The cost to buy right of way for the proposed Osceola Parkway Extension could approach $479 million if the Osceola Expressway Authority chooses an alignment to avoid the environmental impact of bisecting the Split Oak Forest nature preserve.
Residents, developers and property owners got their first look this week at the three options currently under consideration for the toll road's eastern segment. Consulting engineers from Kimley-Horne will recommend a preferred alignment to OCX for the eastern segment before the end of the year.
The combined right of way and construction costs range from $618 million to $845 million. The 12-mile extension would double the length of the existing parkway and send it north to connect with S.R. 417 near Orlando International Airport. OCX has already selected preferred alignments for the western and central segments.
The eastern segment would include a full interchange at Narcoossee Road in Eagle Creek and continues through the Split Oak Forest conservation area. Eagle Creek developer Emerson International rezoned the property along the county line to gain entitlements for 254 more homesites.
Kimley-Horne Vice President Clif Tate said all three options still under consideration would require an expensive right of way negotiation with Eagle Creek. Only one alignment goes through a series of planned developments in the Narcoossee area, doubling the right-of-way costs.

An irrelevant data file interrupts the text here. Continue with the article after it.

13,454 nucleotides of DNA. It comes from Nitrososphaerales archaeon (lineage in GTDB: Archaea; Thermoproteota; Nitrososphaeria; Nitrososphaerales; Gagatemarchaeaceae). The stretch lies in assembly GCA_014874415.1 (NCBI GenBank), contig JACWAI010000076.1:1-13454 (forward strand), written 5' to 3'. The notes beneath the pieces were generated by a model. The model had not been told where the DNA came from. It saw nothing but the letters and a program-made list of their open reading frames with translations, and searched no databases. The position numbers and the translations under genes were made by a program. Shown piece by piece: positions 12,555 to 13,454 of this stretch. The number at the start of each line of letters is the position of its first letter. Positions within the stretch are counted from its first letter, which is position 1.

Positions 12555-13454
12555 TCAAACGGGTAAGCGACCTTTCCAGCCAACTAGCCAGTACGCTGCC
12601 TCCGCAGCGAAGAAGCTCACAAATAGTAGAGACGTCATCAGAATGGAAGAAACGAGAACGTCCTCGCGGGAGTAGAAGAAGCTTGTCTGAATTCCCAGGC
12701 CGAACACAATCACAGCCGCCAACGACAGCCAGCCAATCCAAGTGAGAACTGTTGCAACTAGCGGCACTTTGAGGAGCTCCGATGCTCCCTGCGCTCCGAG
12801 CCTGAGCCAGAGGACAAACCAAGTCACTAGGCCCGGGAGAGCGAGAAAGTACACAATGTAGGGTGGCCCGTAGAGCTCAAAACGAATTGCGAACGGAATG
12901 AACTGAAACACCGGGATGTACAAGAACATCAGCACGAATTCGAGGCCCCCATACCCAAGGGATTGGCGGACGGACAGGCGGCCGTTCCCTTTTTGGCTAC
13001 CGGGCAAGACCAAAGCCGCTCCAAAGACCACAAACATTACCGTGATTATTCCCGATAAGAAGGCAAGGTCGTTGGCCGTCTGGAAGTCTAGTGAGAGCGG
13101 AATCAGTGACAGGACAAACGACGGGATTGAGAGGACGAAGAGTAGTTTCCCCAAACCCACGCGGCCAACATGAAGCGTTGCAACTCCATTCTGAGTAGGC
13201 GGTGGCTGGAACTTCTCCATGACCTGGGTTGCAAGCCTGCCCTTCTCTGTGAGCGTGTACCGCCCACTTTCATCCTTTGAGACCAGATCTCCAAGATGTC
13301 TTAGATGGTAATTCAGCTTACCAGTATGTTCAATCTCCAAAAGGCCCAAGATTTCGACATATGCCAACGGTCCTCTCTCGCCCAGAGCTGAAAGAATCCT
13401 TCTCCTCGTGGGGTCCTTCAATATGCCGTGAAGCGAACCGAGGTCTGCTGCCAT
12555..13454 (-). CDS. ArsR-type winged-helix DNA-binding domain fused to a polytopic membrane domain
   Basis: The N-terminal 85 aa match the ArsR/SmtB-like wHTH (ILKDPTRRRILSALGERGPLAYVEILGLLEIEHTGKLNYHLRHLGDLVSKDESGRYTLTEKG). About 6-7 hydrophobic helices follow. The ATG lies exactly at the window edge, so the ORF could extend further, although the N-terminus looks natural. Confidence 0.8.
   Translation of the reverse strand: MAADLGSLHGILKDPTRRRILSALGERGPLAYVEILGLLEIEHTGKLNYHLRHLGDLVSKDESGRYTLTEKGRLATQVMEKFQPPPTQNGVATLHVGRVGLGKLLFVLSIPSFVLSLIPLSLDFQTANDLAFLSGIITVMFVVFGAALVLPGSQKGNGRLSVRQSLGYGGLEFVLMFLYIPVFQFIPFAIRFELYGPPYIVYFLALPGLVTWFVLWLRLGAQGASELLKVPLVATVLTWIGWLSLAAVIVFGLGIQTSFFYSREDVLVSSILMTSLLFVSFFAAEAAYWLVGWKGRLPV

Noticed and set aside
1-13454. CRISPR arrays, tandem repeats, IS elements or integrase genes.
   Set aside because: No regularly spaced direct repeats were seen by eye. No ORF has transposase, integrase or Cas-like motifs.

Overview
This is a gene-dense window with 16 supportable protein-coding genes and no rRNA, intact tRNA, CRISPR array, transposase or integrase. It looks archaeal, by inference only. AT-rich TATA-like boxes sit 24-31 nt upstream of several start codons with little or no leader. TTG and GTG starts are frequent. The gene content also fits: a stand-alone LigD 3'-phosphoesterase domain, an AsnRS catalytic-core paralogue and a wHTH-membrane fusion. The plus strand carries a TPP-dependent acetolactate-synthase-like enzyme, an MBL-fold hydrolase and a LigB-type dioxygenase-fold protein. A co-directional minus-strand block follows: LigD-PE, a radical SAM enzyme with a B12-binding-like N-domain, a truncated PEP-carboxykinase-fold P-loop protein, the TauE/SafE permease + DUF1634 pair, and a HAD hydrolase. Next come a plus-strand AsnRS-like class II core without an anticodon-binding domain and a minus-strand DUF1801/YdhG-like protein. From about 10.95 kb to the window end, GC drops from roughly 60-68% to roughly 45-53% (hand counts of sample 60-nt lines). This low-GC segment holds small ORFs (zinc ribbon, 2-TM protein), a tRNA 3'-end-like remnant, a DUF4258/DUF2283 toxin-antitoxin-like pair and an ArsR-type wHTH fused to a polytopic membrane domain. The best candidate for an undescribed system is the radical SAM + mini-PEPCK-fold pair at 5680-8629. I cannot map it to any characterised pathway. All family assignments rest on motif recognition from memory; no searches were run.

Tate said the route would impact 305 homesites. They are being counted as residential relocations for purposes of right-of-way calculations even though most of the properties haven't been developed yet.
"That area is developing so quickly that in all instances, we've assumed the development is already there," Tate said.
The other two options avoid the high right-of-way costs, but require extensive elevated segments through the Split Oak Forest, which drives up the construction costs. The construction and design costs for those alignments, which include a 2-mile extension and interchange with the future Northeast Connector, are $618 million and $652 million. The primary difference between the two is the design of the interchange.
But Tate emphasized that those estimates don't include mitigating the environmental impacts to Split Oak. That expense could wipe out the right-of-way savings.
Bill Tipton Jr., a transportation engineer retained by Split Oak Investments LLC, said his clients prefer the alignment that avoids their planned development and Southern Oaks. The routes that bisect the Split Oak Forest are straighter and shorter, making them less expensive to build and safer to drive at high speeds. "It's superior for transportation and safety, and it's the most cost effective option," he said.
Tate expects to present his recommendation to the OCX board in December, but the final selection would be made after a public hearing in spring 2016. The decision to build or no-build all segments would be made in mid 2016.
OCX has about $70 million already budgeted for right-of-way acquisition and design this budget year, but the project itself isn't funded. The authority will be publishing a request for letters of interest (RFLOI) later this month for public-private partners (P3) - not just for the Osceola Parkway Extension but for the entire 60-mile beltway system that eventually links to I-4.